7.7. support the establishment of a regional truth and reconciliation commission, with the participation of all countries involved in the conflicts, with a view to reaching a mutual understanding of past events and to honouring and acknowledging all the victims.
8. With regard to the situation in Bosnia and Herzegovina, the Assembly regrets that the general elections held on 3 October 2010 were once again conducted with ethnic and residence-based limitations to active and passive suffrage rights, and that the constitutional deadlock continues to be an obstacle impeding the country from moving ahead towards a fully-fledged democracy that can take responsibility for its own affairs. It therefore reiterates its recommendations to Bosnia and Herzegovina to:
8.1. take urgent steps to respect its commitments as a member of the Council of Europe and undertake comprehensive key reforms, including constitutional reforms, and ensure full compliance with the December 2009 ruling of the European Court of Human Rights in the case of Sejdić and Finci v. Bosnia and Herzegovina, taking full account of the recommendations of the European Commission for Democracy through Law (Venice Commission);
8.2. work on strengthening the functioning of its state democratic institutions in order to achieve a fully sustainable state capable of dealing efficiently with the challenges of Euro-Atlantic integration, and make progress towards the closure of the Office of the High Representative.
9. The Assembly stresses that the perspective of European Union integration remains an important incentive for the success of the reconciliation process in the region. Noting that the states of the former Yugoslavia are at different stages with regard to this process, and that progress made towards European Union membership varies greatly, it believes that the European Union can provide the necessary political drive and leverage in favour of dialogue, particularly through the European External Action Service, in co-operation with other relevant actors present in the region. The Assembly therefore encourages the European Union to:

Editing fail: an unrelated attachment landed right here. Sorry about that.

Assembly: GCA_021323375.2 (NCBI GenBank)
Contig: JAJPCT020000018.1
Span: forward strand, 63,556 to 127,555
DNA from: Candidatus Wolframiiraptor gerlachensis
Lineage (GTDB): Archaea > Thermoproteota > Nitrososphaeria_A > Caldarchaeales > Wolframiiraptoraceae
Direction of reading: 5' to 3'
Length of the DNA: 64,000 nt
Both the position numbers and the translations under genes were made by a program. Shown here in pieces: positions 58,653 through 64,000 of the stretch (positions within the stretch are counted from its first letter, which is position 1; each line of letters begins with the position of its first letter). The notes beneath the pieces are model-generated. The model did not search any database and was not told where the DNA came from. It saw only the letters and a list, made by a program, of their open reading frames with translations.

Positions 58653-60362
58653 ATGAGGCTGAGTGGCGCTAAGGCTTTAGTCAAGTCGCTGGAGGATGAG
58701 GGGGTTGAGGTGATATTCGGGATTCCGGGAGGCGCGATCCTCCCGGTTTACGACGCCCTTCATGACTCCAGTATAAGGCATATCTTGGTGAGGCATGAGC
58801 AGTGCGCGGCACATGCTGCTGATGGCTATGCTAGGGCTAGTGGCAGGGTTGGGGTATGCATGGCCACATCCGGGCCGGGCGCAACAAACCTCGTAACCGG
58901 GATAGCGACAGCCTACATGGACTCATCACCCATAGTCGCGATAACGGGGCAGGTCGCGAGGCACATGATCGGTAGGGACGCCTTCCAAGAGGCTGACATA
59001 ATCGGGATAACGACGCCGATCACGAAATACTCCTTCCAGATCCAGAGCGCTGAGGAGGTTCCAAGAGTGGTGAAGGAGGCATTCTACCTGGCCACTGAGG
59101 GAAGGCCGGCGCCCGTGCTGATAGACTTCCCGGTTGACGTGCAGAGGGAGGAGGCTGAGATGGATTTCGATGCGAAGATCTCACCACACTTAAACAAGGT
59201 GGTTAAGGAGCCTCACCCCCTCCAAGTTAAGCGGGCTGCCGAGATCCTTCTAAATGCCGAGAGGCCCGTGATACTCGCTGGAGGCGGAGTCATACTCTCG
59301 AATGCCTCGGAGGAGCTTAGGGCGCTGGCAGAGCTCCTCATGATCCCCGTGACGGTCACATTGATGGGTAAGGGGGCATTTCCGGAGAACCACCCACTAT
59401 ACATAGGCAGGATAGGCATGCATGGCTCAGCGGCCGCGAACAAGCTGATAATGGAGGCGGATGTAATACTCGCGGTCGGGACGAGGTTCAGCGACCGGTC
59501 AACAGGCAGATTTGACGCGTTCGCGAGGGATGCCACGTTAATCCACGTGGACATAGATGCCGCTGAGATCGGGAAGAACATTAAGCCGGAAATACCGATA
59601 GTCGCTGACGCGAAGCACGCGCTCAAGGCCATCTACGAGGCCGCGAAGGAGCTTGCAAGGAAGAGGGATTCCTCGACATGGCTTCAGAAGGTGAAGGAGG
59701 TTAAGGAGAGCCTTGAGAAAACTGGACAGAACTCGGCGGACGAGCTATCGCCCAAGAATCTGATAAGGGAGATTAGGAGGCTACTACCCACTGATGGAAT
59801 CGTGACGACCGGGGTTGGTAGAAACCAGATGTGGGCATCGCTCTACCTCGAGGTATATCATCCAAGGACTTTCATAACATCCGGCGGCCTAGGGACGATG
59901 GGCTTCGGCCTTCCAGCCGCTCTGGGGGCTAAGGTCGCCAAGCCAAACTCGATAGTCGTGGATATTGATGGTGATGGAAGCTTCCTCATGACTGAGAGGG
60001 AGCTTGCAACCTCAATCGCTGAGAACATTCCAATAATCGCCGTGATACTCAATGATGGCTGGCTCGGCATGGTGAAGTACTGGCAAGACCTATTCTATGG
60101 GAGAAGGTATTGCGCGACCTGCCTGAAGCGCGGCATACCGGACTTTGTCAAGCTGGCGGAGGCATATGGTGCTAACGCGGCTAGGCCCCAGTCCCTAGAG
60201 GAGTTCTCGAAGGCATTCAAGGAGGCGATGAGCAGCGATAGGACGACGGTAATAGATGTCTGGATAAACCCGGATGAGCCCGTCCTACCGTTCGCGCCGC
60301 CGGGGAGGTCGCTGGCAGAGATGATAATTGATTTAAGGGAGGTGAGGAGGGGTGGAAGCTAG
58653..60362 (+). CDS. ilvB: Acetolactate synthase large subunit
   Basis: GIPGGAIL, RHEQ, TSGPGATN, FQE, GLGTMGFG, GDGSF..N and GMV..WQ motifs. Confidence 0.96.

9.1. promote a region-wide process, decoupled from the accession and pre-accession processes, to support the countries' efforts to deal effectively with outstanding issues and persistent challenges to a full normalisation of the region;
9.2. closely co-operate with the Council of Europe, the Organization for Security and Co-operation in Europe, the United Nations High Commissioner for Refugees and the Regional Cooperation Council, which have the legal instruments and the expertise to address the outstanding issues.
10. The Assembly is convinced that inter-parliamentary dialogue at regional level should be supported and stresses the importance of strengthening the role of the national parliaments of the states of the former Yugoslavia in any endeavours aimed at full reconciliation in the region. For its part, the Assembly resolves to offer a platform for such a dialogue, where appropriate in co-operation with the European Parliament.
1. Assembly debate on 26 January 2011 (5th and 6th Sittings) (see Doc. 12461, report of the Political Affairs Committee, rapporteur: Mr Marcenaro). Text adopted by the Assembly on 26 January 2011 (6th Sitting). See also Recommendation 1954 (2011).